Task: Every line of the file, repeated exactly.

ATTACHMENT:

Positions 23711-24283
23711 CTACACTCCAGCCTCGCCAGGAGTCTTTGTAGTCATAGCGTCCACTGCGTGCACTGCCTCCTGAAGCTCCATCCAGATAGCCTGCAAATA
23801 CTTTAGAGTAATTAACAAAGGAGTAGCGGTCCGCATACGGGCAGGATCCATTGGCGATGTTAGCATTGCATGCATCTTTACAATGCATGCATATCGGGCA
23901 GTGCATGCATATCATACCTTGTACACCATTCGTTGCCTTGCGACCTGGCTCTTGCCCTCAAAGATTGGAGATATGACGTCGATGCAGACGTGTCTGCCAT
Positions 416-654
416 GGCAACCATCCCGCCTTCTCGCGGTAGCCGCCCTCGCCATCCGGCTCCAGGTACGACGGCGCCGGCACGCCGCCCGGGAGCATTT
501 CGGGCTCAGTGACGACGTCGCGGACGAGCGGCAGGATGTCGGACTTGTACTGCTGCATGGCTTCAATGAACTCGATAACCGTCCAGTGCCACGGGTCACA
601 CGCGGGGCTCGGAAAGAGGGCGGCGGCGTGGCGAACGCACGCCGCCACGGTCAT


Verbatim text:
Positions 23711-24283
23711 CTACACTCCAGCCTCGCCAGGAGTCTTTGTAGTCATAGCGTCCACTGCGTGCACTGCCTCCTGAAGCTCCATCCAGATAGCCTGCAAATA
23801 CTTTAGAGTAATTAACAAAGGAGTAGCGGTCCGCATACGGGCAGGATCCATTGGCGATGTTAGCATTGCATGCATCTTTACAATGCATGCATATCGGGCA
23901 GTGCATGCATATCATACCTTGTACACCATTCGTTGCCTTGCGACCTGGCTCTTGCCCTCAAAGATTGGAGATATGACGTCGATGCAGACGTGTCTGCCAT
Positions 416-654
416 GGCAACCATCCCGCCTTCTCGCGGTAGCCGCCCTCGCCATCCGGCTCCAGGTACGACGGCGCCGGCACGCCGCCCGGGAGCATTT
501 CGGGCTCAGTGACGACGTCGCGGACGAGCGGCAGGATGTCGGACTTGTACTGCTGCATGGCTTCAATGAACTCGATAACCGTCCAGTGCCACGGGTCACA
601 CGCGGGGCTCGGAAAGAGGGCGGCGGCGTGGCGAACGCACGCCGCCACGGTCAT